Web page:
Naturally occurring xanthone and benzophenone derivatives exert significant anti-proliferative and proapoptotic effects in vitro on synovial fibroblasts and macrophages from rheumatoid arthritis patients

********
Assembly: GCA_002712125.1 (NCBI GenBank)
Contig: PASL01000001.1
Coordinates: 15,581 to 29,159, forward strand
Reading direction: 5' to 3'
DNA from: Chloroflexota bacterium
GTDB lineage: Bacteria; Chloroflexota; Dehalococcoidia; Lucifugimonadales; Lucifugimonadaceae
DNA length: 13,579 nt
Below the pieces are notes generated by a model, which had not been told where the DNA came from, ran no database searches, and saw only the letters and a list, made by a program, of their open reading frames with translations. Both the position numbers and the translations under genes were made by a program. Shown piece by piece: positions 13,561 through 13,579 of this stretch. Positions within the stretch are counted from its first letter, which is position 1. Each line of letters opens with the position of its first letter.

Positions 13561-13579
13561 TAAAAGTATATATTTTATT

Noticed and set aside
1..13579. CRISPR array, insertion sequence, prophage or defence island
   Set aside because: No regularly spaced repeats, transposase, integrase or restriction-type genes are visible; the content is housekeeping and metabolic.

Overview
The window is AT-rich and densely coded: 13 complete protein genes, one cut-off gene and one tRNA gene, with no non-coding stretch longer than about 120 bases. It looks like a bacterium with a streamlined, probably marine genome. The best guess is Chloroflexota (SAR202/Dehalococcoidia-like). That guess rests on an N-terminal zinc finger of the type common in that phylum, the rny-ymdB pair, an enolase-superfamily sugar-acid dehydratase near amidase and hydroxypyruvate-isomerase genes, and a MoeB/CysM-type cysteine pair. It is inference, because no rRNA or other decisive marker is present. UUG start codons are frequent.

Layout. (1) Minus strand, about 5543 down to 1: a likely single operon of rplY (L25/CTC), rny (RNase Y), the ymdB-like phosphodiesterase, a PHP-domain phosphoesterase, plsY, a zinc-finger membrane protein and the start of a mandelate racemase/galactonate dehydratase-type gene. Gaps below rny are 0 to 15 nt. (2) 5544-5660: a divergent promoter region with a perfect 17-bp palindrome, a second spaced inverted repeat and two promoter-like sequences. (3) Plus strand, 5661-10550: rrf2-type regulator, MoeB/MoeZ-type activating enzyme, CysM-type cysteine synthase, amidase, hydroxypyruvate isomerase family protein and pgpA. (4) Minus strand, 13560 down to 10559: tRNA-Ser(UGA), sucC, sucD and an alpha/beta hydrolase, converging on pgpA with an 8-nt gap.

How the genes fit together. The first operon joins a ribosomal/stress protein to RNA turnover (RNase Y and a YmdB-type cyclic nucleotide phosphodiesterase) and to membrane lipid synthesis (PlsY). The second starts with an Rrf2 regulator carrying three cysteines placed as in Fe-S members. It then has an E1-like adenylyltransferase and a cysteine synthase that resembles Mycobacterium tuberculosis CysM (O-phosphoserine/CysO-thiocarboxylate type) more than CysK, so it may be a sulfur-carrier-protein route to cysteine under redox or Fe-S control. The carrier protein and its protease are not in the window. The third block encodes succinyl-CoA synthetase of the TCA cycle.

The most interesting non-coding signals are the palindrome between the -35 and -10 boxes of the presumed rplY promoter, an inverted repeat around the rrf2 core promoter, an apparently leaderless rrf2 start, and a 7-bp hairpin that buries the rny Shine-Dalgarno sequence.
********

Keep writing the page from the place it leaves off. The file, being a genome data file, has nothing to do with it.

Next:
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There is a need for novel, safer and cheaper drugs for the therapy of rheumatoid arthritis (RA), better targeted against the cellular processes involved in the disease pathogenesis. Using advanced analysis of microscopic images and flow cytometry, we demonstrate that naturally occurring xanthone and benzophenone derivatives exert strong, dose- and O2 concentration-dependent anti-proliferative and pro-apoptotic effects on RA patients' fibroblast-like synoviocytes (FLS) and macrophages. Suspensions containing fibroblasts, macrophages and other infiltrating cells were obtained from inflamed synovial tissue collected from female RA patients. Cells were grown in the presence of xanthone (mangiferin, isomangiferin, neomangiferin, norathyriol) or benzophenone (iriflophenone 3-C-glucoside, maclurin) derivatives for 48 h or 7 days, at 5% or 21% O2. Proportions of macrophages, FLS and infiltrating T cells undergoing apoptosis (annexin- or annexin and 7-AAD-positive) were determined by flow cytometry. The extent of late apoptosis (DNA degradation) was assessed by fluorescent microscopy and image analysis in cultures where DNA was stained with Hoechst 33342. Majority of tested compounds exert anti-proliferative and pro-apoptotic, O2-dependent effects on T cells, FLS and macrophages. The results indicate that xanthone- and benzophenone-rich plant products provide a basis for the development of dietary strategy for rheumatoid arthritis management.Graphical abstractHighlightsCyclopia genistoides compounds affect the survival of rheumatoid synovial cells.These compounds variably induce apoptosis in T cells, macrophages and fibroblasts.Strength of these effects depends on O2 concentration, suggesting the role of ROS.Activities of C. genistoides xanthones and benzophenones may have use in RA therapy.

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